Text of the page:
For more than two decades, it was a symbol of decay and disinvestment – a once-bustling, but now-abandoned Boston Police station house left to rot when officers moved to new quarters a few blocks away in 1988.
Last Friday, as elected officials and dignitaries from across the city gathered for a ribbon-cutting of a new housing complex dubbed Morton Station Village, the celebration took on special meaning for those who could recall the quarter century of squalor that has now been replaced with a vibrant collection of homes across the street from a conveniently located commuter rail station.
The new, 40-unit building, which includes a mix of rental and homeownership units, is the result of a joint venture between the Archdiocese of Boston’s Planning Office for Urban Affairs, and the non-profit developer Caribbean Integration Community Development (CICD), led by Donald Alexis.
In remarks made before a crowd of about 50 people on Friday, Alexis said it was a challenging project both in terms of getting consensus, and in building it on a site that includes a very steep ledge next to the commuter rail right-of-way.
“It was just 16 months ago that we were on this construction site breaking ground and many people couldn’t picture what this would look like,” said Alexis. “I got many questions that day. I’m hoping today that the big smiles I see say it all.”
Cardinal Sean O’Malley was also present — as he was16 months ago at the groundbreaking. He called the new homes part of a solution to a crisis in Boston – particularly the displacement of long-time residents from neighborhoods like Mattapan. Morton Village marks the second completed project in Mattapan by the Archdiocese of Boston and CICD, which built the Cote Village complex on Cummins Highway that opened in 2022 on what had been an abandoned car dealership.
Rev. Jack Ahern, state Rep. Russell Holmes, Cardinal Sean O’Malley, state Rep. Brandy Fluker Oakley, Bill Grogan of the Planning Office for Urban Affairs, state Sen. Liz Miranda, CICD Donald Alexis, and Miceal Chamberlain of Bank of America. Seth Daniel photos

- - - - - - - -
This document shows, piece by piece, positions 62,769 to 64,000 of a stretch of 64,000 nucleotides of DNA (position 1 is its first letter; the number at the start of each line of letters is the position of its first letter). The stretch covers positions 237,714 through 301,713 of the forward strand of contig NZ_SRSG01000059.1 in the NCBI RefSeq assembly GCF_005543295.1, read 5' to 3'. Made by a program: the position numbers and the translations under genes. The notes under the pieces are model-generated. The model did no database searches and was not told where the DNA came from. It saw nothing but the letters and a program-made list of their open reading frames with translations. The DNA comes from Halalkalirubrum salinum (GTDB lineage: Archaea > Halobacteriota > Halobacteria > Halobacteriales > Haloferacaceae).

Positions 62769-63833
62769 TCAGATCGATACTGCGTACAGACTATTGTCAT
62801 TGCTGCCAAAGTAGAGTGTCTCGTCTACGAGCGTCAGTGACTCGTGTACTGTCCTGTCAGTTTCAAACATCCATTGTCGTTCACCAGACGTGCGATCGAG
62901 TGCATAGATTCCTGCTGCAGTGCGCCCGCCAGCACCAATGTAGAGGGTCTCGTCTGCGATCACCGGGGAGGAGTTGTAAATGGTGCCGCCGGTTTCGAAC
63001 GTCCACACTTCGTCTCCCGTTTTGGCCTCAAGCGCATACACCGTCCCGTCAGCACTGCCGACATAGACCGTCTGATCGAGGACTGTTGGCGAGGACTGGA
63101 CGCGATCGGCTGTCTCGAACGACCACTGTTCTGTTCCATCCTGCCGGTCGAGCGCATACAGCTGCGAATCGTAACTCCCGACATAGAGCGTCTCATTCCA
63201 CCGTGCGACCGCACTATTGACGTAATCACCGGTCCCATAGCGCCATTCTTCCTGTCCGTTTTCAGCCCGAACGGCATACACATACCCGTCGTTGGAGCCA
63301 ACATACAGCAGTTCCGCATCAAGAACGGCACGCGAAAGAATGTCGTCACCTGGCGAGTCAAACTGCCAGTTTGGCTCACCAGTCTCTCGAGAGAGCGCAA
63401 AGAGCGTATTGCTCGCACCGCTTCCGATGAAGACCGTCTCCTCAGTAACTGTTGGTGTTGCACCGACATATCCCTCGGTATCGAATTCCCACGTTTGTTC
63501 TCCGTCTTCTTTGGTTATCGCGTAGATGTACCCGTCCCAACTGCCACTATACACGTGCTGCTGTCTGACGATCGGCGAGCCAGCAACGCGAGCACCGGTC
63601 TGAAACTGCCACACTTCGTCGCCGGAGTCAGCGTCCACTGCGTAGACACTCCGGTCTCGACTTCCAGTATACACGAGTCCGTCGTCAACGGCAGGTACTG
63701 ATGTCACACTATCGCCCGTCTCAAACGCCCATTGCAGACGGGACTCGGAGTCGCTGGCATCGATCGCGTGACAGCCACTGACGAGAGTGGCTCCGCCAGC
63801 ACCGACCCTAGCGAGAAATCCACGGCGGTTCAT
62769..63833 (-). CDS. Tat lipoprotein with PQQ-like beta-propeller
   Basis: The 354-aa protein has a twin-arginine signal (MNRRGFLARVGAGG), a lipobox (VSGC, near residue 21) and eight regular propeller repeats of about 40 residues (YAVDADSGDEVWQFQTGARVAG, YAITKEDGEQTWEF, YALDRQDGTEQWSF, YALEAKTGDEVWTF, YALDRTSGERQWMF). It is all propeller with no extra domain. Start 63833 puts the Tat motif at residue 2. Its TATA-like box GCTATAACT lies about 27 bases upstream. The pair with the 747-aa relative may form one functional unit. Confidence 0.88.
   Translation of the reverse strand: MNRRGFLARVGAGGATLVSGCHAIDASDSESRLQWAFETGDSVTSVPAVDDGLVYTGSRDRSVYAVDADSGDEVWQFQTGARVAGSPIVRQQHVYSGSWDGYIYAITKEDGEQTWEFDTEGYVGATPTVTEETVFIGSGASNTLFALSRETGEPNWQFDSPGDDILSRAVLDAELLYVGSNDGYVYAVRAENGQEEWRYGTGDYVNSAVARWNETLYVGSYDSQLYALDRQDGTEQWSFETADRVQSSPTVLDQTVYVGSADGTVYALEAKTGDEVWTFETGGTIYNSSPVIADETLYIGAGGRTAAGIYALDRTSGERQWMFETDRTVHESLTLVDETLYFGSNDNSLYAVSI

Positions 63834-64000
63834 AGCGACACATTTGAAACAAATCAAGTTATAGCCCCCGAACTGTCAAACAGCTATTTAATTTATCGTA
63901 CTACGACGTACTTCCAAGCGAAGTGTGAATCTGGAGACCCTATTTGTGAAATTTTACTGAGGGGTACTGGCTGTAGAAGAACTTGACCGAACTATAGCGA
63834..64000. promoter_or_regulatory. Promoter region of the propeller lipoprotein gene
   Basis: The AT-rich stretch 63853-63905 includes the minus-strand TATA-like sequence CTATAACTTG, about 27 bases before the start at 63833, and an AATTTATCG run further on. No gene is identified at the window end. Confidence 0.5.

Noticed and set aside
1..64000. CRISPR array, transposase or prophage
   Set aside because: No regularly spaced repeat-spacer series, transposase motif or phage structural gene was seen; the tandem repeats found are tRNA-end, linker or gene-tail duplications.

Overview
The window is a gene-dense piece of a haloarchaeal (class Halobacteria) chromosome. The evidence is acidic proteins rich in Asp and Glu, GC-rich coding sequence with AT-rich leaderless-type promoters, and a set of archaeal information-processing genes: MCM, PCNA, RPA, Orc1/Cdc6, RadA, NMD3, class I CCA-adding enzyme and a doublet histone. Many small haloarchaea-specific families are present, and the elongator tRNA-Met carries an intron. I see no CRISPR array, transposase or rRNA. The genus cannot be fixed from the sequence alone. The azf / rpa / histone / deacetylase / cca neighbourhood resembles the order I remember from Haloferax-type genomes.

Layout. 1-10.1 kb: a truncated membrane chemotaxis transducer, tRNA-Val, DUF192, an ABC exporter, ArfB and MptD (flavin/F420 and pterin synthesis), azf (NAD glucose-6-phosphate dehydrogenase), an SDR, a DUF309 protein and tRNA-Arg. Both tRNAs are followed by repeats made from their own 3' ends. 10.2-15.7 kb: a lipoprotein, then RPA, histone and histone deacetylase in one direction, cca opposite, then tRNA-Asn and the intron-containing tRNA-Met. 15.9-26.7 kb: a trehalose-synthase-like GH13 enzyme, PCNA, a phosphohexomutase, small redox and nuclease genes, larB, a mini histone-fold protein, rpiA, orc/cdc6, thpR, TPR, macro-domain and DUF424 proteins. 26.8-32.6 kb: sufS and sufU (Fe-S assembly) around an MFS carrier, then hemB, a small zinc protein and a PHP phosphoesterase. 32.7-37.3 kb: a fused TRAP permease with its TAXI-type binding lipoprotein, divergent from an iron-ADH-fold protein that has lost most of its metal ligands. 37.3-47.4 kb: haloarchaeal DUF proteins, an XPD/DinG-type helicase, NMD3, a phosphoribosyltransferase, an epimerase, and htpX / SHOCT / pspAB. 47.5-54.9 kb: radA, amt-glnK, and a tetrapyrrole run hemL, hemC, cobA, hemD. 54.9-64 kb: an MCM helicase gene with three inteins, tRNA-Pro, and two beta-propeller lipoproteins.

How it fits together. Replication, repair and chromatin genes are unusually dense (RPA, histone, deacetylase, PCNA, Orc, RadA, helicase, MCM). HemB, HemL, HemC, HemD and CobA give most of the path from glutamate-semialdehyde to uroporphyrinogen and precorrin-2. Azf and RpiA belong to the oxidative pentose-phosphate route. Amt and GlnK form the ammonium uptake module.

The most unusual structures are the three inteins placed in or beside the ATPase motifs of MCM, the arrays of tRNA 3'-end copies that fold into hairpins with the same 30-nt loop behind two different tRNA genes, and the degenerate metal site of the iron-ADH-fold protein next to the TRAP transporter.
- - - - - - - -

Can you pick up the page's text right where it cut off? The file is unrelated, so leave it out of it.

An MBTA Commuter Rail train cruises by Morton Station Village on its way to the adjacent train station. The new building is steps from the Fairmount Commuter Rail line.
“Morton Station Village is really a manifestation of our understanding of the dignity of every human person,” O’Malley said. “We hope to be able to provide future residences…here in Mattapan. Boston’s housing crisis is more than an economic challenge. It’s a crisis of equity and human rights. People want to stay in their communities where they’ve lived and that ability to stay is threatened.”
State Rep. Russell Holmes, who has been involved in finding a replacement use for the old police station throughout his career, noted it took longer than he had hoped.
“On a day like today, we look at this building and wonder who could ever be against this,” said. “The answer is almost everybody; almost everybody was against this. This finished building represents a lot of tough decisions. The challenge is change. Everyone wants things to get better, but no one wants things to change…We saw with this we are a community willing to continue having these hard conversations.”
Redefining Our Community (ROC), a neighborhood association that includes many nearby neighbors, will manage an on-site job training and wellness center in the building to be run by neighbor Juwan Skeens. There are also plans to carve out space for a “serenity garden” dedicated in memory of Steven Odom, a 13-year-old boy who was murdered nearby in 2007.
The former Boston Police stationhouse on the same Morton Street site as seen in 2011 when it remained a crumbling eyesore. Reporter file photo
The open space at the back of Morton Station Village will become the Steven Odom Serenity Garden, with access to the public.
Prior to the ribbon cutting, Cardinal O’Malley and others paused to remember Odom, and to recognize his parents, Ron and Kim Odom, for their advocacy of the project. O’Malley presented Kim Odom with a bouquet of flowers.
Councillor Brian Worrell praised ROC for helping to refine the project along the way. “You helped build a model for the nation in that homeownership and rental housing can co-exist in the same building and we need more of that in the city,” he said. “This project will be able to produce more generational wealth for the people today that buy these homes and hand them down to the next generation.”
Other speakers at the ribbon cutting included state Sen. Liz Miranda, state Rep. Brandy Fluker Oakley, Boston’s Housing Chief Sheila Dillon, Mass Housing’s Mark Teden, Bank of America’s Miceal Chamberlain, and State Housing Secretary Edward Augustus.
The four-story building contains 28 units of affordable housing from 30 to 100 percent of AMI, and 12 affordable homeownership units. The application deadline for the complex’s lottery concluded last month, with more than 4,000 applications submitted, though applications to be placed on the waitlist are still being accepted.